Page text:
# What is gauss magnetic induction exactly?

Gauss is a unit of measurement for magnetic induction, named after the famous mathematician and physicist, Carl Friedrich Gauss. It is used to describe the density of magnetic flux, which, in short, denotes the number of magnetic field lines intersecting a unit surface, i.e., per cm², emitted by a given magnet. In simpler terms, if you have a magnet in front of you, the Gauss value provided for that magnet will inform you about the strength of the magnetic field it generates.

## Why do different magnets have different gauss values?

Not every manufacturer or seller provides the Gauss value for their products. However, when they do, it is crucial to understand that the same Gauss value can be used to describe two different aspects of the magnet. For example, on our website, different Gauss values are provided for:

**Br** - Magnetic remanence, which is the density of magnetic flux in a closed circuit.

**B** - Magnetic induction, which is the density of magnetic flux in an open circuit.

Although both values describe the quantity of magnetic lines per cm², they describe different scenarios and conditions.

## What is magnetic remanence, and why is it important?

**Magnetic remanence**, often denoted by the symbol Br, describes the magnetism that remains in the magnet after the removal of an external magnetizing force. It is essentially the 'memory' of the magnet, allowing it to retain some of its magnetic strength even after exposure to a strong magnetic field has ceased.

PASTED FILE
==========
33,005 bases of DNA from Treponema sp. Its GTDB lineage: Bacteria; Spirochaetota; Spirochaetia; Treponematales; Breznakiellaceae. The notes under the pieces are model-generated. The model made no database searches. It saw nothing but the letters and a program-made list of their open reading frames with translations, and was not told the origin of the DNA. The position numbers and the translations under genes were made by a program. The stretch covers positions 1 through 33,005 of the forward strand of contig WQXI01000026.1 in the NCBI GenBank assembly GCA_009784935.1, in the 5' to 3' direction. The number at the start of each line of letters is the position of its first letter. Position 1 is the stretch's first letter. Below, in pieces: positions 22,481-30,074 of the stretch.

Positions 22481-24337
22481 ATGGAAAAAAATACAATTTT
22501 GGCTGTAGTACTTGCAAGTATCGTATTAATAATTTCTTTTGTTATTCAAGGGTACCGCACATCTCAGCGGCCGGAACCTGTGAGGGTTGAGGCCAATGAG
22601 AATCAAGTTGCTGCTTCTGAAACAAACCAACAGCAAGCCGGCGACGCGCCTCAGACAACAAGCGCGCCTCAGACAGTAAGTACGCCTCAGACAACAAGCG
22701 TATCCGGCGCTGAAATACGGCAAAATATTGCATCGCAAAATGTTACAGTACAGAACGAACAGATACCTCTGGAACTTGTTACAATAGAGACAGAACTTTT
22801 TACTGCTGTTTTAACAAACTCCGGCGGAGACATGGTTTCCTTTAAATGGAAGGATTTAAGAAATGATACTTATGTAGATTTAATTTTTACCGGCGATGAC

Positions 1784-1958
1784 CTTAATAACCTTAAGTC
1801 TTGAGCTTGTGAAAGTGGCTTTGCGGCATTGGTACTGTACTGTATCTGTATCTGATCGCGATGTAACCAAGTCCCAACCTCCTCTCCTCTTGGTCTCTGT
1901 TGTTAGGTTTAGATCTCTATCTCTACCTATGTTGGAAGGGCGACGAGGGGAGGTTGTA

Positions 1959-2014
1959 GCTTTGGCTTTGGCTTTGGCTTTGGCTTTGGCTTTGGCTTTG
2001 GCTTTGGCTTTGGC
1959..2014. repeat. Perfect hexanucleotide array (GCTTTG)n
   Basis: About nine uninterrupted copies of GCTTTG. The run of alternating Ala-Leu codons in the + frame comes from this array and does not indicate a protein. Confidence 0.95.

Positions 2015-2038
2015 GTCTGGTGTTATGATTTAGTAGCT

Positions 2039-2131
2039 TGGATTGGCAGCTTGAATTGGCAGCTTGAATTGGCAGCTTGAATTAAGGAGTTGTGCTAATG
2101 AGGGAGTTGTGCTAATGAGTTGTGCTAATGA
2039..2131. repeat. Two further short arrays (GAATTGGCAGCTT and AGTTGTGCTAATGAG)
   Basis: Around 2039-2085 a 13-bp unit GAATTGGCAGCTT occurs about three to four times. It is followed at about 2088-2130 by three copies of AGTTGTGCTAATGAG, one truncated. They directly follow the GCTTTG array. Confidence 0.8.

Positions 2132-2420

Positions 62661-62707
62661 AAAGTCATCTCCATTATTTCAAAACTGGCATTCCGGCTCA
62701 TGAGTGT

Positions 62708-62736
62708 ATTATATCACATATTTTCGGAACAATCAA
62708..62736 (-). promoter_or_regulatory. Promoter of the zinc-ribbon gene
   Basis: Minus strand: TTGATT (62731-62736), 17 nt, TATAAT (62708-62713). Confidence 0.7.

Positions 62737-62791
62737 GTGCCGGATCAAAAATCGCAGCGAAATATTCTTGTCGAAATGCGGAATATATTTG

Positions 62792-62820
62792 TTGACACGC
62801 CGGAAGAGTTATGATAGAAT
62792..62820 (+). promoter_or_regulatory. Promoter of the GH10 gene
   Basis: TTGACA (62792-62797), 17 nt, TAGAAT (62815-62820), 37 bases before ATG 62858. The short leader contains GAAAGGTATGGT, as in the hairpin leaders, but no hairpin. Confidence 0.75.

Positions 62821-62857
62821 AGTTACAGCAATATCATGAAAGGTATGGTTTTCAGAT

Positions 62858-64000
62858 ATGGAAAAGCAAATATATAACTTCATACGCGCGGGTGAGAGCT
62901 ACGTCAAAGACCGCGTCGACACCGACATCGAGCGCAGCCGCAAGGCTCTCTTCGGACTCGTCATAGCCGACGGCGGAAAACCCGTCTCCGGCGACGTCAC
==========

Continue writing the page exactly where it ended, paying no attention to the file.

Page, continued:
### And how does remanence differ from magnetic induction?

Magnetic induction (B) refers to the density of magnetic flux on the surface of the magnet in an open space. It is a value that can change depending on the distance from the magnet. For example, a disc with dimensions MW 10x2 / N38 - neodymium magnet may exhibit magnetic induction on the surface of approximately 2300 gauss, but at a distance of 10 mm from the magnet's surface, this value drops to 188 gauss.

### Size vs gauss value - is there a relationship?

Many people may think that a larger magnet will always have a higher Gauss value. However, this is not true. The size and strength of a magnet are not always correlated with the Gauss value. A large magnet with dimensions MPL 100x40x20 / N38 - neodymium magnet may actually have a lower density of magnetic flux than a smaller one with dimensions MPL 3x3x1 / N38 - neodymium magnet.

### How is magnetic flux density exactly determined?

There are two main ways to determine magnetic flux density. The first is the experimental method, where a gaussmeter or teslameter is used. The second is the theoretical method, based on mathematical formulas or specialized simulation software.

#### In which situations is the Gauss value crucial?

Although most people need magnets for simple applications, such as attaching a note to a refrigerator, in some situations the precision of magnetic induction value is crucial. If you are involved in research, engineering, or any application that requires the accuracy of a magnet's operation, the Gauss value and its precise understanding are essential. However, remember when choosing a magnet to check its strength, check the Gauss ;)

#### Tags:

#gauss#magnetic power#magnetic force#magnetic inductionczwartek 2023-09-14T18:00:00